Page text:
Moon Rise, Lake Broadwater

Lake Broadwater Conservation Park, full-moon rise.

Lake Broadwater is the only large, naturally-occurring freshwater lake on the Darling Downs.

Situated within one of the most intensively cultivated agricultural districts in Queensland, the lake is only about three to four metres deep when full. The lake is a focal point of the 1,212 ha Lake Broadwater Regional Park, an important refuge for wildlife and a much-loved recreational area for locals.

I visited the lake in March this year to see if I could capture some images of the full moon rise. Arriving with time to spare, I wandered the edge of the lake, where ancient Blue Gums (Eucalyptus tereticornis) stand, and absorbed the slow, quiet change of the light as the day drew to a close. As the sun’s light faded, the full moon’s eerie glow soon flooded the scene.

Lake Broadwater Conservation Park, full-moon rise.

Lake Broadwater Conservation Park, full-moon rise.

Lake Broadwater Conservation Park, full-moon rise.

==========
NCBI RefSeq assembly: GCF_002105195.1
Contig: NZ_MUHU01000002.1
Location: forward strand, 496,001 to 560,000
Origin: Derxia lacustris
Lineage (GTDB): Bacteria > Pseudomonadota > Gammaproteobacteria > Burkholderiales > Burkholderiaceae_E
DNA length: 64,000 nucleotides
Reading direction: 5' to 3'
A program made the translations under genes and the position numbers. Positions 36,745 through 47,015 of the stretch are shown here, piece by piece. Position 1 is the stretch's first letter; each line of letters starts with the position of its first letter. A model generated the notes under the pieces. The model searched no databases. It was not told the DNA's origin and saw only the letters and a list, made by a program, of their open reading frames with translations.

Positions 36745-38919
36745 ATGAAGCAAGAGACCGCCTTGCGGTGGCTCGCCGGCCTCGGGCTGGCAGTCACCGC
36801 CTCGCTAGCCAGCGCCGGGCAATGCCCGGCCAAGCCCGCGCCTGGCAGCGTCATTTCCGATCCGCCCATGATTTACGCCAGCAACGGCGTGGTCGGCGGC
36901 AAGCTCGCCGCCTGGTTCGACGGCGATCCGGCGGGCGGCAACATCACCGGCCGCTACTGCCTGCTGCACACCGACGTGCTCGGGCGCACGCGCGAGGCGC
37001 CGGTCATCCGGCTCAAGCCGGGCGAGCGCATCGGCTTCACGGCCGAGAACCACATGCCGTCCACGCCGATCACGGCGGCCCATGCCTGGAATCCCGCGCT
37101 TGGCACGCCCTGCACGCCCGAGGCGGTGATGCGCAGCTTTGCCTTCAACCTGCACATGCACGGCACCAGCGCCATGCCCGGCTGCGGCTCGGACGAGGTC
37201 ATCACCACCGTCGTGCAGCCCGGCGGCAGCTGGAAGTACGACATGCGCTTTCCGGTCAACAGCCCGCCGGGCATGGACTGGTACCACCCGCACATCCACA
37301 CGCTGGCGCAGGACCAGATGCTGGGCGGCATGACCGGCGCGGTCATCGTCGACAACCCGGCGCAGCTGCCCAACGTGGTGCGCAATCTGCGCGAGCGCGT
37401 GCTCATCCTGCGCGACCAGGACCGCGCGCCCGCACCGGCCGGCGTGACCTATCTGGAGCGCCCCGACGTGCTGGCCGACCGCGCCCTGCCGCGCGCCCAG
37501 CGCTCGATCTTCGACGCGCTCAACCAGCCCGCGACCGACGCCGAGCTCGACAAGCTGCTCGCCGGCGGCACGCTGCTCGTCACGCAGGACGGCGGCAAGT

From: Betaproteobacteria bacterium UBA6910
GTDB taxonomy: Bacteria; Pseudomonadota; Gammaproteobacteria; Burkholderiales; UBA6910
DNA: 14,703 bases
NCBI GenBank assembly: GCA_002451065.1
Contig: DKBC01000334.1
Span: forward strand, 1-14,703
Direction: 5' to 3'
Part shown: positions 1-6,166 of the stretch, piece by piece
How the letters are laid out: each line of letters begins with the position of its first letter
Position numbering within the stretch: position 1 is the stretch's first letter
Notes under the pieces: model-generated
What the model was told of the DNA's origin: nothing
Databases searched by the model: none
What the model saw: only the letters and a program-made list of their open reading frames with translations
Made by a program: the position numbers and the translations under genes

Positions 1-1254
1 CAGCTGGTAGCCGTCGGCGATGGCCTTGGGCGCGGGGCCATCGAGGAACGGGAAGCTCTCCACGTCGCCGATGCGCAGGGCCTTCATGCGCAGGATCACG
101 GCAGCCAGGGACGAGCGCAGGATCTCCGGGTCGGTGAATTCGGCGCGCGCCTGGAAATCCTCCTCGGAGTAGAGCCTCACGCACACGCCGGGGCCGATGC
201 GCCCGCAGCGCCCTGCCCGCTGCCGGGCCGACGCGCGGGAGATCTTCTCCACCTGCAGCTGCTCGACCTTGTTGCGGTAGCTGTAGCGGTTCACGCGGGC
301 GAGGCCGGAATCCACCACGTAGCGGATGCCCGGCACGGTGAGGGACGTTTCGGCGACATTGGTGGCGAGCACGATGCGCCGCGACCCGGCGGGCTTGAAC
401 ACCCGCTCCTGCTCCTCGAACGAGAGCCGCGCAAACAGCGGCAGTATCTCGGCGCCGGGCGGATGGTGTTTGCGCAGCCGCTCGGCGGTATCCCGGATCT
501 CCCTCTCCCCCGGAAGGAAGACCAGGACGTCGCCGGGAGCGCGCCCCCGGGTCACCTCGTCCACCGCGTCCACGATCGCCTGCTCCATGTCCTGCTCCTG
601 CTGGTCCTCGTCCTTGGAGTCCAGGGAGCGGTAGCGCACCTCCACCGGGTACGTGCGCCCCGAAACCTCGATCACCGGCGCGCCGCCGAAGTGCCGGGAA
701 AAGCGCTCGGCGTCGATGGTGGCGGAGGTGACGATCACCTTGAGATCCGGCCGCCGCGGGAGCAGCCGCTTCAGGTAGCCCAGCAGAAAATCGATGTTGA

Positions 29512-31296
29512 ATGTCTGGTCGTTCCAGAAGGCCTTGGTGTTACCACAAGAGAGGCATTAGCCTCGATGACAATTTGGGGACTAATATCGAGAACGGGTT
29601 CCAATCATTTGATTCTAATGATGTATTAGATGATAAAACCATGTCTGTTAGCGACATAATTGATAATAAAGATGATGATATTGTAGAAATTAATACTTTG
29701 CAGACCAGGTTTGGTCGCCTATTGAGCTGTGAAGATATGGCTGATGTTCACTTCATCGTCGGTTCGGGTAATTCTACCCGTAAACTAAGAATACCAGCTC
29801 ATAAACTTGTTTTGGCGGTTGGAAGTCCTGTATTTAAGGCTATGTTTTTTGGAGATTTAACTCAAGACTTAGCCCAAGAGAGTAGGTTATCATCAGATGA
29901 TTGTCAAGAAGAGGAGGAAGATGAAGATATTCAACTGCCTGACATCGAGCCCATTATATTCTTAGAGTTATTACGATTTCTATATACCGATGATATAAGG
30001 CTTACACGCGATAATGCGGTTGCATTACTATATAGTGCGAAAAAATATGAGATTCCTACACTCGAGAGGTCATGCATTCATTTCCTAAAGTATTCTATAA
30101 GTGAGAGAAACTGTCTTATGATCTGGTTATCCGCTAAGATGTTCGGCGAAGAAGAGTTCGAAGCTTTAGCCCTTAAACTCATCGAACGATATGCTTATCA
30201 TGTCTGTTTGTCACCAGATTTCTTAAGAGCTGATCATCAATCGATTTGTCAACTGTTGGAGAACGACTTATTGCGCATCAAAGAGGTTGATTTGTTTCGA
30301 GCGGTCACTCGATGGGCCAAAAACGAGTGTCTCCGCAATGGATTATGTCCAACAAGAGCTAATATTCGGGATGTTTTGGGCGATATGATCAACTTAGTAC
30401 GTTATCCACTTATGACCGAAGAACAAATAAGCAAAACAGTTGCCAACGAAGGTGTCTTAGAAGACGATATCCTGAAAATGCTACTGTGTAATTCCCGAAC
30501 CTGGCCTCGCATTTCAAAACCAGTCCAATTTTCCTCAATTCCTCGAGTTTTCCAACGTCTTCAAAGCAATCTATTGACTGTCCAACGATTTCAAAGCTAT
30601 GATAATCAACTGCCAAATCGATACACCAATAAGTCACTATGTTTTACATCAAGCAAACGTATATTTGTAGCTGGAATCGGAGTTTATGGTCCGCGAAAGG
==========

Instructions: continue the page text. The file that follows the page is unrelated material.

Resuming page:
Lake Broadwater Conservation Park, full-moon rise.

Lake Broadwater Conservation Park, full-moon rise.

Lake Broadwater Conservation Park, full-moon rise.

Lake Broadwater Conservation Park, full-moon rise.

Lake Broadwater Conservation Park, full-moon rise.

Lake Broadwater Conservation Park, full-moon rise.

Lake Broadwater Conservation Park, full-moon rise.

Lake Broadwater Conservation Park, full-moon rise.

Lake Broadwater Conservation Park, full-moon rise.

Lake Broadwater Conservation Park, full-moon rise.

Lake Broadwater Conservation Park, full-moon rise.

Lake Broadwater Conservation Park, full-moon rise.

Lake Broadwater Conservation Park, full-moon rise.

Lake Broadwater Conservation Park, full-moon rise.

This post is dedicated to the Lake Broadwater Natural History Association.

More information on Lake Broadwater Regional Park

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